Running successful and compliant virtual advisory boards

Virtual advisory boards

The current COVID-19 pandemic and the environmental need to reduce carbon emissions have led to an increasing demand for virtual meetings and events. At Porterhouse, we deliver scores of successful online meetings and events every year, including advisory boards. We offer advice on best practice in terms of producing content, finding the best speakers and technology for the meeting and, importantly, how to ensure that your virtual meetings are compliant.

Below are some tips on how to run a successful advisory board online without breaching any national and/or regional codes of practice.

1  Planning your virtual advisory board


Define a clear set of objectives

The key to running a successful advisory board, whether virtual or face to face, is to define a clear set of objectives at the outset and keep those in mind throughout the entire process. It is essential to set out exactly what you want to learn from the meeting and how this information will help you fulfil your business needs.

It is important to ensure that the format of the slides and materials used are suitable and versatile enough to be presented online so that they are clear and maximise engagement. Also, consider the length of the meeting, as virtual meetings should not be a full day; ideally, they should be a maximum of 2–3 hours to maintain engagement and focus the discussion on the business need.

Pre-meeting surveys may be conducted to allow for the results of these to be a focus of the meeting. Also, encouraging participants to pre-read some of the key data can be useful to maximise the time for discussion during the meeting by reducing the time spent on presentation of data.


Identify and resolve any compliance issues at the planning stage

Wherever you are in the world and whether your advisory board is online or not, your communications with healthcare professionals (HCPs) will be subject to national or regional codes of practice. Therefore, it is important to consider the content of all materials carefully.

Advisory board meetings must comply with all national codes, laws and regulations of the country in which they are to take place, as well as those relating to the country in which the hosting pharmaceutical company is located. For example, advisory boards involving any UK HCPs must comply with the Association of the British Pharmaceutical Industry (ABPI) Code of Practice.

By their very nature, advisory boards are so diverse that each one seems to throw up new compliance questions. There is no doubt that a sound knowledge of the relevant codes is essential, and that perceptions of the meeting – held by the people you invite and regulators alike – are as important as the reality.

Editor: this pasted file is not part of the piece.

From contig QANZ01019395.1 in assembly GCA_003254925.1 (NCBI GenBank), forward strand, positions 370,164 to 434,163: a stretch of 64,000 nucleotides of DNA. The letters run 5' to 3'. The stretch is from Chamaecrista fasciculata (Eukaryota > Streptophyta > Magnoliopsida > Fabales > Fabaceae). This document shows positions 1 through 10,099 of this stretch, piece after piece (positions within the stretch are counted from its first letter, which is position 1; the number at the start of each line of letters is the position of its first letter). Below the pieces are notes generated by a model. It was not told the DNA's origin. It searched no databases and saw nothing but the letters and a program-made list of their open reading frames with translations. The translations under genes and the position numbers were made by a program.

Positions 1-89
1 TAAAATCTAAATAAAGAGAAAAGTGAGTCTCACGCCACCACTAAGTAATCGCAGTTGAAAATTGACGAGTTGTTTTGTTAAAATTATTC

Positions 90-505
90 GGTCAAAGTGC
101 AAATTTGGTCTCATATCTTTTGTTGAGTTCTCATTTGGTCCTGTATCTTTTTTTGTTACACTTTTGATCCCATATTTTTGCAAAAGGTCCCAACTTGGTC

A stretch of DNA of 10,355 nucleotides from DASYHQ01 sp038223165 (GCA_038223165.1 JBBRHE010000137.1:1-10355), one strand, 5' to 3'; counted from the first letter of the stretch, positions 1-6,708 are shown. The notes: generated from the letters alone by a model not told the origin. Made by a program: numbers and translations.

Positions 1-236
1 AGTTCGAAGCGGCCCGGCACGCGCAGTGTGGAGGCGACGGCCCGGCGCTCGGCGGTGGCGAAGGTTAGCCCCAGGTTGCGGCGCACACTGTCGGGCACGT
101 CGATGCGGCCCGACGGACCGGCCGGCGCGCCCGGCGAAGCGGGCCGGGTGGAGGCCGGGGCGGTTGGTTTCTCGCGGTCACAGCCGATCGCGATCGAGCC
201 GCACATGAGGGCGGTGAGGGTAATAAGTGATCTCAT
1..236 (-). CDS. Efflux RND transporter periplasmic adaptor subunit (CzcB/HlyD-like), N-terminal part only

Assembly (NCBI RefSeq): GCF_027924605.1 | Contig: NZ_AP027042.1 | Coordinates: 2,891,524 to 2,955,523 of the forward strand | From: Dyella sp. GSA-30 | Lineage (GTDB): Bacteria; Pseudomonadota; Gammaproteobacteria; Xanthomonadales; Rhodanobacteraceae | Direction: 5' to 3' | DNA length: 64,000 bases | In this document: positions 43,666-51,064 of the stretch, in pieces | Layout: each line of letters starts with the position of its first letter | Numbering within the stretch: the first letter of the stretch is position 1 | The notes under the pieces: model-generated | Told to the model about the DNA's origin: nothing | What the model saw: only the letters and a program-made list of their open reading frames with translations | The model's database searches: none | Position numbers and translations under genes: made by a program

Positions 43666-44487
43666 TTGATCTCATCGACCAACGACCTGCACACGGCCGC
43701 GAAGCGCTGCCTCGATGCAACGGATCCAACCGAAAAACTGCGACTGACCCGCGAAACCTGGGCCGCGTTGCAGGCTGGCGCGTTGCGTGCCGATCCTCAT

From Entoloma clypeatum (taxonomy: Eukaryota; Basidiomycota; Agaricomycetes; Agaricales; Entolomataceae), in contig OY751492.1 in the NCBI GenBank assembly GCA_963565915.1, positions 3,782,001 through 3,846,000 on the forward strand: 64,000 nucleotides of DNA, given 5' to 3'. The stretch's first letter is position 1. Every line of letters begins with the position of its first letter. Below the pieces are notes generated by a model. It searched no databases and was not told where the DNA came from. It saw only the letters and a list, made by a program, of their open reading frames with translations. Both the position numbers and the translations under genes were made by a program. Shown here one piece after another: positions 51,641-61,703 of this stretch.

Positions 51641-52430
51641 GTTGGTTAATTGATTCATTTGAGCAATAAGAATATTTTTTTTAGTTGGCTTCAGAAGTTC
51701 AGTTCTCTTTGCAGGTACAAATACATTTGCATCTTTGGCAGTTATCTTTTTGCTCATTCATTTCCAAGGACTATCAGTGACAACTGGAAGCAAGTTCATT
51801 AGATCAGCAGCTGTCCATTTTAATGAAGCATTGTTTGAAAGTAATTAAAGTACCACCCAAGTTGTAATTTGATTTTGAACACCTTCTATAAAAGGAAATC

It is also important to create a concept document at the beginning of the project to help ensure that everything is thought through upfront and that all stakeholders (and signatories) are clear on the purpose of the meeting and are in agreement.


Find the best people for the job

The success of your virtual advisory board will depend on having expert and confident speakers and a strong chair.

Invitees to an advisory board should be chosen based on their expertise and their ability to answer the specific business questions. Porterhouse Medical Group offers key opinion leader profiling to produce a list of potential professionals ranked by their expertise and relevance to the objectives of an advisory board. Besides being a completely transparent way of selecting advisory board invitees, key opinion leader profiling is also a good way to identify rising stars or those who have previously fallen under the radar.

To ensure active participation by all, you should avoid the temptation to include too many participants, as it can be hard to maintain engagement if there are too many people online. We advise selecting a maximum of 10 invitees in the first instance; however, from a compliance perspective, it is important to only have the number of people at the advisory board that you need to answer the business questions.

It is also important that each company member at an advisory board meeting has a clear and documented need to join; it would not be appropriate to attend simply as an observer. The number of company attendees (including agency staff) should also be well below the number of advisors – avoid the temptation with a virtual advisory board to have lots of staff listen in.

Choosing an effective chair and strong facilitators can be the key to a highly successful advisory board, virtual or otherwise. The chair should be chosen based on their facilitation expertise and ideally have experience of facilitating online and a high standing among their peers.


Choose an appropriate platform

There are a range of online meeting platforms available, each with its own tools and features, such as Skype for Business, Microsoft Teams, Zoom and Adobe Connect. The chosen platform needs to be secure so only the advisors who are under contract will be admitted into the ‘room’.